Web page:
- Requirements type definition
- Requirements mapping
- Name & number convention
- Requirements prioritization
- Requirements traceability
- Requirements version control
- Requirements change control
- Communication strategy for requirement changes
- Requirements management tools
Let’s dive in the details of each component of the requirements management plan:
Stakeholders’ roles & responsibility
There are many people who are involved in overall requirements management. Everyone has a different view of the project requirements, so it is crucial that everyone collaborates with each other on the requirements. Requirements Management Plan helps to define and engage all the stakeholders to help them know their role in the requirements and the moment they will be typically involved.
By identifying the stakeholders, you can easily define and verify the requirements management process.
Requirements management process
The requirement management process initiates with identifying stakeholders. It then moves to gather requirements, analyzing them and then documenting them. Then baseline requirements groups are formed that agree and sign-off on requirements.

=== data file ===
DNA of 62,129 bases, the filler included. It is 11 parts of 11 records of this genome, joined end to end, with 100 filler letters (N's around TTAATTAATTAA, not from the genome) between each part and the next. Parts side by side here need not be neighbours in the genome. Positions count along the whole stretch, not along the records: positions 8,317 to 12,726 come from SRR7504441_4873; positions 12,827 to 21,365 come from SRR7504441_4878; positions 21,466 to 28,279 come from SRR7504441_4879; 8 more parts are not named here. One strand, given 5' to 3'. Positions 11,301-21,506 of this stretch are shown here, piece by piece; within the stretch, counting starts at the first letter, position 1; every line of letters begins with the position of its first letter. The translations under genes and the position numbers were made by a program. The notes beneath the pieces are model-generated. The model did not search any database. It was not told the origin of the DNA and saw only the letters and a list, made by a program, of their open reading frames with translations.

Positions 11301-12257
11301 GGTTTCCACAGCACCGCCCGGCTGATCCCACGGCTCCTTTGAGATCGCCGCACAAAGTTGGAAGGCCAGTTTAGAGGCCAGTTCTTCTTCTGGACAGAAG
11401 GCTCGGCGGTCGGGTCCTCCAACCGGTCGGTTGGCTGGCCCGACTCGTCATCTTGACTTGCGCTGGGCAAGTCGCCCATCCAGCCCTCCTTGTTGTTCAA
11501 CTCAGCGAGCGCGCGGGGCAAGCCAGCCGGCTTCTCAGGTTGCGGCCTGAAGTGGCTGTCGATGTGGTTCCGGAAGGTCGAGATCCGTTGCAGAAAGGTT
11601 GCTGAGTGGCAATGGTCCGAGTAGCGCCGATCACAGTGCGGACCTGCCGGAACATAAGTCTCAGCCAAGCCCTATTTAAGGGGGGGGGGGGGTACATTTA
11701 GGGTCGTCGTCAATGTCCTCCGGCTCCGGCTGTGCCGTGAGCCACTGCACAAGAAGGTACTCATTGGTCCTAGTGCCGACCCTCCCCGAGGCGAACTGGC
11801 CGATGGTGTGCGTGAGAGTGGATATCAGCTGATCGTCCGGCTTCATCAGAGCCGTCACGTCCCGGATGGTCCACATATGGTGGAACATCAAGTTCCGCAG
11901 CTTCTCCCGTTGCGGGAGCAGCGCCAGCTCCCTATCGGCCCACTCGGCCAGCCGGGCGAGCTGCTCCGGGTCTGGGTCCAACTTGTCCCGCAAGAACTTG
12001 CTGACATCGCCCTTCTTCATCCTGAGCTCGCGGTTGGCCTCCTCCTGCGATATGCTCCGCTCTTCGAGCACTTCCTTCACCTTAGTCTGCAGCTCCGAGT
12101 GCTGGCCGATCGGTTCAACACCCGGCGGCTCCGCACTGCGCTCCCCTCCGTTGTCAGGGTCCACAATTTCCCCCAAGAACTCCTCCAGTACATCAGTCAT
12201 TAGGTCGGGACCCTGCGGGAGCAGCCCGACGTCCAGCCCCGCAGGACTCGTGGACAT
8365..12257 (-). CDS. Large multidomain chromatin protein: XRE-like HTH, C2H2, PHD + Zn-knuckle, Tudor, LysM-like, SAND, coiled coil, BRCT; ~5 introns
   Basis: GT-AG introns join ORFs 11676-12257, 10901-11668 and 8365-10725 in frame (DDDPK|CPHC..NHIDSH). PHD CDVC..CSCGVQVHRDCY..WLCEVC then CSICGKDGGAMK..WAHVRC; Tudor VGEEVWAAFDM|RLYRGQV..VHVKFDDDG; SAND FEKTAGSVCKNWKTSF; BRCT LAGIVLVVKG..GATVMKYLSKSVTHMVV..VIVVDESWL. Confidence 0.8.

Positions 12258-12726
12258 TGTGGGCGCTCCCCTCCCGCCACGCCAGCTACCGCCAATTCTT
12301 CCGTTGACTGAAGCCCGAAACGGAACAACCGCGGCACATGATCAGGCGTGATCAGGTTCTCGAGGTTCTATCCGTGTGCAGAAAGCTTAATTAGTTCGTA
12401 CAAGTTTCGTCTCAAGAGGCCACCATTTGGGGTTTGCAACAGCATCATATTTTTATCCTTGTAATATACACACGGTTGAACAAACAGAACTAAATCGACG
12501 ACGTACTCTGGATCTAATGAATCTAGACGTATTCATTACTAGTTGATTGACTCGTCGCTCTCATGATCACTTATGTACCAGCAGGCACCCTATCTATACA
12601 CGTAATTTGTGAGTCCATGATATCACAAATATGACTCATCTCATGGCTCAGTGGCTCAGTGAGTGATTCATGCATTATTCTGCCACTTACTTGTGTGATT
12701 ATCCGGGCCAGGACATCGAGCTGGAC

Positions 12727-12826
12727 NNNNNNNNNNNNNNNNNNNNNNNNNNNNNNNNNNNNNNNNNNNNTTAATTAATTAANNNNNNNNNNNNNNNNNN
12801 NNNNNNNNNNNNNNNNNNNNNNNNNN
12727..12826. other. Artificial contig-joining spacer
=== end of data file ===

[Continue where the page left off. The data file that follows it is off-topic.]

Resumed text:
The requirements are communicated to the developers and designers. The next step is to track the requirements and manage the changes to the requirements. The last step of the requirements management process is to report requirements compliance.
The requirement management process forms a critical part of requirement management plan.
The initial requirements with a business focus are mapped into detailed requirements with a technical focus. This enables a hierarchy of requirements which helps to categorize types of requirements.
The documents that contain requirements along with any information useful for stakeholders are called requirements artifacts. It is critical to know early on in the process which artifacts are to be produced and which have been produced.
The key requirement attributes for each requirement is as follows
- Requirement identifier (unique)
- Requirement title
- Requirement description
- Requirement version number
- Requirement type
- Requirement change history
- Requirement status
- Requirement priority
- Requirement owner
- Requirement links
- Requirement process
Requirements traceability is a way to help to understand why the requirements exist, the impact of change and prioritize requirements. Traceability initiates at business requirements, moves to benefits, stakeholder requirements and then drill down into testing scenarios and test cases.